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Boehner-Backed Candidate Out of Race to Replace Him

Reynolds was believed to be who Boehner favored to replace him. (Bill Clark/Pool/CQ Roll Call File Photo)
Reynolds was believed to be who Boehner favored to replace him. (Bill Clark/Pool/CQ Roll Call File Photo)

Butler County Auditor Roger Reynolds’ abrupt withdrawal last week from the 16-way contest to fill the vacancy created by Speaker John A. Boehner’s retirement is another sign of how little conservatives think of the former speaker.

Reynolds was seen as a favorite among the 14 Republicans in the race and was believed to have Boehner’s backing. But that didn’t work in Reynolds’ favor among some conservatives.

“It is pretty clear that Boehner is behind Roger Reynolds,” Lori Viars, a board member of the Conservative Republican Leadership Committee, told in October. And that, she hinted, might not be such a good thing.

“While Boehner is a big fish in Butler County, a lot of conservatives who vote in primaries have not been happy with him,” she warned.

Conservatives, who had fought with Boehner for most of his four years as speaker, cheered Boehner’s exit, then thwarted his would-be successor, House Majority Leader Kevin McCarthy.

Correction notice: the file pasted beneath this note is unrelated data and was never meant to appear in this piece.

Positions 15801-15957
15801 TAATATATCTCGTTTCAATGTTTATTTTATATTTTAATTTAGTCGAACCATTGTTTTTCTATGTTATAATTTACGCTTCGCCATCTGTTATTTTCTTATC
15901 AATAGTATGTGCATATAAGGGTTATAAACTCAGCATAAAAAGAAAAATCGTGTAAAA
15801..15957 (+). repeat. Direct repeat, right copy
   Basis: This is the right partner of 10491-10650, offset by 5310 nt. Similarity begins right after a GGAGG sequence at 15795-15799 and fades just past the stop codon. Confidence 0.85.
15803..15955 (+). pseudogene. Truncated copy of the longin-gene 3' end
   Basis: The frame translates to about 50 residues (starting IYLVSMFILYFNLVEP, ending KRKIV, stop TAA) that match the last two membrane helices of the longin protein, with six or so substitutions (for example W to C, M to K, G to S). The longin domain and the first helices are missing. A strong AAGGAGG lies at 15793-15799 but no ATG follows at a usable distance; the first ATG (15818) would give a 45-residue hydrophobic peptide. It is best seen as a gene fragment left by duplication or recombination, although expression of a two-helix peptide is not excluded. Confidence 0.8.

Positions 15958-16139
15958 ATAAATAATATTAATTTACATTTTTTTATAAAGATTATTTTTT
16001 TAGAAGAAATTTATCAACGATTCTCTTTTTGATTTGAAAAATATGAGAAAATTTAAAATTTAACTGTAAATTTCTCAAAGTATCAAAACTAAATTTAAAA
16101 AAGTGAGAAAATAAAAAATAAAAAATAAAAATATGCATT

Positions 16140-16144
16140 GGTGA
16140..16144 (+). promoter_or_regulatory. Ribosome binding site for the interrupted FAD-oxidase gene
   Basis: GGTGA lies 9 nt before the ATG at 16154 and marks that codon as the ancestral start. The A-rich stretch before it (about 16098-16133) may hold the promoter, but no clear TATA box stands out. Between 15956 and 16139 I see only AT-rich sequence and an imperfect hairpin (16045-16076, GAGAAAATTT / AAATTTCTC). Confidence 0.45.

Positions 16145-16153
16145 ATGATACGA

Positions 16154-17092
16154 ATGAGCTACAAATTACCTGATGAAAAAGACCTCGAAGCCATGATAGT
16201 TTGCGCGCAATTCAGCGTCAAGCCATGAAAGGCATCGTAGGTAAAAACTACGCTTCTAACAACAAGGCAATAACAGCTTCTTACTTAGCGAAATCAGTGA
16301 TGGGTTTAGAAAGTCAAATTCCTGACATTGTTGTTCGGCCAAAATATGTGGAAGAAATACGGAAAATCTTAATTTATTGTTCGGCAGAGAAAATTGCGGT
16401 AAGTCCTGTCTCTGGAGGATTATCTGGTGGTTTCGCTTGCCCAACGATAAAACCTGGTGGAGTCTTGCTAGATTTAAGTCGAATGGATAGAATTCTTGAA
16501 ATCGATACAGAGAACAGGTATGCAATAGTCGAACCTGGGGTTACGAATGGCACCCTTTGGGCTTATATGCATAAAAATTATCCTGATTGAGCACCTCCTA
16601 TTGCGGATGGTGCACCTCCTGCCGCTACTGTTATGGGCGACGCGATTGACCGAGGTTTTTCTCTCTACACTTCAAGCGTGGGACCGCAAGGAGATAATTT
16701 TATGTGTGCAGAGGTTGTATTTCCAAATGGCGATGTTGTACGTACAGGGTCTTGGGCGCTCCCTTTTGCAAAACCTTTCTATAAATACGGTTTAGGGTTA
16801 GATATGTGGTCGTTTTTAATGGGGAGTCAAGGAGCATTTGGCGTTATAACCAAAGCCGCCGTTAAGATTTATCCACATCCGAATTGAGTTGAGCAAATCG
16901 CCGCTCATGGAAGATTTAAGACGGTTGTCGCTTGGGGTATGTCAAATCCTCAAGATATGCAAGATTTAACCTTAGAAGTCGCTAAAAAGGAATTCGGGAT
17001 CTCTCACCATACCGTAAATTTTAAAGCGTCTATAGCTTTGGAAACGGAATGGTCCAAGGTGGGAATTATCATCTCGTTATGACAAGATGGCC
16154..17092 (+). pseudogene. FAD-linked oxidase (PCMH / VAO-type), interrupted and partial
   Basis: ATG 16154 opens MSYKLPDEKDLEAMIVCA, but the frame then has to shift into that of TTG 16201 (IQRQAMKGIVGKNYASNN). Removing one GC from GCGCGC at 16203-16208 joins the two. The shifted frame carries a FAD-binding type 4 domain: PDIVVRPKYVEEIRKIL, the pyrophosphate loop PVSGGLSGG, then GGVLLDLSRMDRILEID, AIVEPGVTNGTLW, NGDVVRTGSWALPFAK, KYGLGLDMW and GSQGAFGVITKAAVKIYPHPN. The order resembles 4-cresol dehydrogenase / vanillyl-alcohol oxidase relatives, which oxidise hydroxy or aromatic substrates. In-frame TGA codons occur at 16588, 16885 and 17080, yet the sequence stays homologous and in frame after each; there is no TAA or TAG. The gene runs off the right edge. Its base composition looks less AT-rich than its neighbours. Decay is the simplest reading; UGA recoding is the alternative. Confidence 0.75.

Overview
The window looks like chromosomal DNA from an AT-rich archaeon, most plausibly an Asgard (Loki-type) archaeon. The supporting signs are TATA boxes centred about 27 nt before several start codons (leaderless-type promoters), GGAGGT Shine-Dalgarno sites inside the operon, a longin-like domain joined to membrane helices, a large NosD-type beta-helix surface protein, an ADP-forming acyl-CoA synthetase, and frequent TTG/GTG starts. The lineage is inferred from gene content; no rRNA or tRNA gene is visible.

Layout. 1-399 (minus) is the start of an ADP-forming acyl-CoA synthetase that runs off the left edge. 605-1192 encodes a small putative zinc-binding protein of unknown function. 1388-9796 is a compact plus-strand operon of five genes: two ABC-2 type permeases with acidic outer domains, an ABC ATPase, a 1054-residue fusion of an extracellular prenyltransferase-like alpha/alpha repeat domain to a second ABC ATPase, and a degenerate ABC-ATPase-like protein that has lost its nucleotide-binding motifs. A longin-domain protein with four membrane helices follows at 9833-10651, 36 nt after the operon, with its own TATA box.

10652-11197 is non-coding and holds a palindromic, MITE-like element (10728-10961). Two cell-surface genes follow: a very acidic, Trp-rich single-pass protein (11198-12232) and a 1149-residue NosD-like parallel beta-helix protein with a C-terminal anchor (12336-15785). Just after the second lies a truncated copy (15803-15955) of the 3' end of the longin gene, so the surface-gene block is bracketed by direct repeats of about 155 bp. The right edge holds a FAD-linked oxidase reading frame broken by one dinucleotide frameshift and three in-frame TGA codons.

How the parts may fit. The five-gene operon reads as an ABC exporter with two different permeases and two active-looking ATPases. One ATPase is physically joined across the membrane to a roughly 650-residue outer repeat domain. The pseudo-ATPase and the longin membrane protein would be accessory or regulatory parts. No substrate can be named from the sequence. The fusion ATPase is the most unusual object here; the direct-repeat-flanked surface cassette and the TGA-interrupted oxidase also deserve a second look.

Earlier this month, Reps. Walter B. Jones, R-N.C., and Thomas Massie, R-Ky., announced they would seek to eliminate a taxpayer-funded office afforded to Boehner’s predecessors. Jones and Massie said their efforts weren’t directed at Boehner, but they added that he would be alright post-office without taxpayer help, which allowed for up to three assistants in addition to the office.

Buckeye State Republicans expected the 8th District race to be one between Reynolds, state Sen. Bill Beagle and state Rep. Tim Derickson. Upon exiting the race, Reynolds endorsed Derickson, with whom he was expected to split the vote in Butler County while Beagle was expected to have more appeal in outlying areas.

Reynolds in a statement said he miscalculated his ability to juggle a House race and family life. “I now realize a healthy balance is not possible and my family must take priority,” he told last week.

One Republican operative told Roll Call that Reynolds was “demoralized” by coming one percentage point short of the 60 percent necessary to secure the Butler County GOP endorsement.

Residents of Ohio’s 8th District will vote on March 15. The Rothenberg-Gonzales Political Report/Roll Call rates the race Safe Republican.


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